Last week, responding to Rep.-elect Andy Harris’ (R-MD) hypocritical demand for government-sponsored benefits, Rep. Joe Crowley (D-NY) began circulating a letter among his Democratic colleagues calling on Harris and other members of Congress who want to repeal the new health care law to forego their own government health care plans. So far just two incoming Republican freshmen — Rep.-elect Mike Kelly (PA) and Rep.-elect Bobby Schilling (IL) — have agreed. But a new Public Policy Polling survey has found that most Americans “think incoming Congressmen who campaigned against the health care bill should put their money where their mouth is and decline government provided health care now that they’re in office”:
Only 33% think they should accept the health care they get for being a member of Congress while 53% think they should decline it and 15% have no opinion.
Democrats are actually the most supportive of anti-health care Congressmen taking their health care, with 40% saying they should accept it to 46% who think they should decline. But Republicans and independents- who put these folks in office in the first place- strongly think they should refuse their government provided health care. GOP voters hold that sentiment by a 58/28 margin and indys do 56/27.
Having campaigned on listening to the American people, the Republicans, well, seem obliged to abide. As Senate Minority Leader Mitch McConnell (R-KY) put it in a post-election speech at the Heritage Foundation — titled “Listening To The People Who Sent Us Here” — “Republicans have a plan for following through on the wishes of the American people…And, above all, it means listening to the people who sent us here. If we do all this, we will finish the job.”
But this particular job — opting out of government-sponsored insurance — still remains unfinished and supporters of reform are pressing the issue. Yesterday, Americans United for Change unveiled a radio ad asking anti- reform Republicans to “walk the walk” on health care and today Crowley revealed that 59 other House Democrats sent a letter to McConnell and Speaker-elect John Boehner (R-OH) “requesting an update on which Republican members and members-elect who have called for a repeal of the Affordable Care Act will decline their own taxpayer-subsidized health care.” Gerald McEntee, president of the American Federation of State County and Municipal Employees (AFSCME) issued a particularly strong statement, saying that members who ran against reform, but enroll in government insurance “deserve to be denounced as hypocrites.”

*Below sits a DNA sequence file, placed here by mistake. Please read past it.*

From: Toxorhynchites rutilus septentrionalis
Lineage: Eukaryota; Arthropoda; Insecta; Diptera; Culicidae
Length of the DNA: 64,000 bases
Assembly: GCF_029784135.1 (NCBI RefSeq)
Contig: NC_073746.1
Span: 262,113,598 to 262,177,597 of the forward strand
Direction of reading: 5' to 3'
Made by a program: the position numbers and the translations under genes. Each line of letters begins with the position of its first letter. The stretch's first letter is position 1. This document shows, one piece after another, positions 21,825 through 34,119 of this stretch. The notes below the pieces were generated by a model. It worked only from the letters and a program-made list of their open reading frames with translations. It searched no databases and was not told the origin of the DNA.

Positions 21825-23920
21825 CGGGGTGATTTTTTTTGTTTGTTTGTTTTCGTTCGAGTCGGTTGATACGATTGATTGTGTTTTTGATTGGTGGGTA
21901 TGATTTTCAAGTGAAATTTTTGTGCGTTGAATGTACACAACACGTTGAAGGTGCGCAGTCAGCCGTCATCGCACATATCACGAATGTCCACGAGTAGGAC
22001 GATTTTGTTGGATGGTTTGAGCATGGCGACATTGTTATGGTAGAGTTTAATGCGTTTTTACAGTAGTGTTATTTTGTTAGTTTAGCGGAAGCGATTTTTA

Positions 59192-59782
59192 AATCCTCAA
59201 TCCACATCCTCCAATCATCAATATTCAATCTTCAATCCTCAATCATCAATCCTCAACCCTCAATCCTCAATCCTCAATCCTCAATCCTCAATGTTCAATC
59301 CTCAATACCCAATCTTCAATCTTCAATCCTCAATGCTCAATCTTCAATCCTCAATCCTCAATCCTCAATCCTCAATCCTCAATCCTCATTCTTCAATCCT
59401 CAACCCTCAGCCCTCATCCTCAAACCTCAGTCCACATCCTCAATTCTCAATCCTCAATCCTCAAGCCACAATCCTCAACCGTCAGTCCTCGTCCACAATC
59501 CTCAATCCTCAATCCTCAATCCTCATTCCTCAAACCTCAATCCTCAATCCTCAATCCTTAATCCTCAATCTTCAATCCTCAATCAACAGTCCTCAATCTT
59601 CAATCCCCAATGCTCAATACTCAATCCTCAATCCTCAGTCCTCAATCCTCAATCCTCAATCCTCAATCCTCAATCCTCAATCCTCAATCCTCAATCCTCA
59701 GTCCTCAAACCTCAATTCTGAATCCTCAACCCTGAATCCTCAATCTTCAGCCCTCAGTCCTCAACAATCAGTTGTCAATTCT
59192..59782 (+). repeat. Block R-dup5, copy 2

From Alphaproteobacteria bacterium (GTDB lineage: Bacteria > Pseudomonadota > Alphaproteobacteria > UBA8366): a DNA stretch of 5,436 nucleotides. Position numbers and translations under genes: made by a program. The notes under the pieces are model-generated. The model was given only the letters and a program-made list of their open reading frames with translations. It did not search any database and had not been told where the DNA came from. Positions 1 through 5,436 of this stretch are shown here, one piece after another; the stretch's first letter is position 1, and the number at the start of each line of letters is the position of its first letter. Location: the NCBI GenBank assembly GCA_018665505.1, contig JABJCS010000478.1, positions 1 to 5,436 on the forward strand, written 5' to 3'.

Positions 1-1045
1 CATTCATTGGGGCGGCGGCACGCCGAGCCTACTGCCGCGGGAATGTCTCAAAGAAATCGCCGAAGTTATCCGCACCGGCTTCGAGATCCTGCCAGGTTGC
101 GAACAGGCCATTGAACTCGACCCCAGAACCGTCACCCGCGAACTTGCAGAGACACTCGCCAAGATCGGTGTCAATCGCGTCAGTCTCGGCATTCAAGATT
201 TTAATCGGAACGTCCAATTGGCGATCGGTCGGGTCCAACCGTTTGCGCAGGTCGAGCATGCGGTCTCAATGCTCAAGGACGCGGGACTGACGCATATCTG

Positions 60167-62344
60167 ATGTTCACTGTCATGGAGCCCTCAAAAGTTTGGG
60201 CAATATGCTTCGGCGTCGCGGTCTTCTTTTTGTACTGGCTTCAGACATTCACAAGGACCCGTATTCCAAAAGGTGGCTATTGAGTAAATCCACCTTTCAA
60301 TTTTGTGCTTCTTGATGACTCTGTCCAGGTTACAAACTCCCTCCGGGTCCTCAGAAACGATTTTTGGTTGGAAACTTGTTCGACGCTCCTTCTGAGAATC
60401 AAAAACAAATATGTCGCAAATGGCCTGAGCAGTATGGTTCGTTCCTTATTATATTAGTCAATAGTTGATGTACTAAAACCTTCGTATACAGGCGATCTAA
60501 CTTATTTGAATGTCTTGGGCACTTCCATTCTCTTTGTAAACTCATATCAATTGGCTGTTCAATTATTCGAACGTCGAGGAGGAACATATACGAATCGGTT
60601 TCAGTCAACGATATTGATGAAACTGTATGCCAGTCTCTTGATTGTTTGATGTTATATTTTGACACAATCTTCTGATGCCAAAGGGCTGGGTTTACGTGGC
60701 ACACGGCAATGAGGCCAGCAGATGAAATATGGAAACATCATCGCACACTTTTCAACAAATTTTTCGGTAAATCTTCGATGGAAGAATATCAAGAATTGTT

New members have 60 days (after being sworn-in) to select an insurance plan from the federal health insurance exchange, which will become available on the first day of the following month. Returning members can opt-out of the government-sponsored health insurance coverage until the end of the open-enrollment period, December 13th.
Meanwhile, Rep. Gary Ackerman (D-NY), a reform proponent, has pledged to introduce a series of bills repealing only the most popular provisions of Affordable Care Act. The effort is designed to force the GOP to put their votes where their mouths are. “This will be the big chance for Republicans to do what they’ve vowed to do,” the 13-term member said. “These bills will be their chance to at long last restore liberty and repeal the evil monster they’ve dubbed Obamacare. ”
Sam Stein does the math and estimates that Republicans could save the federal government $242 million if they forego health care for a year.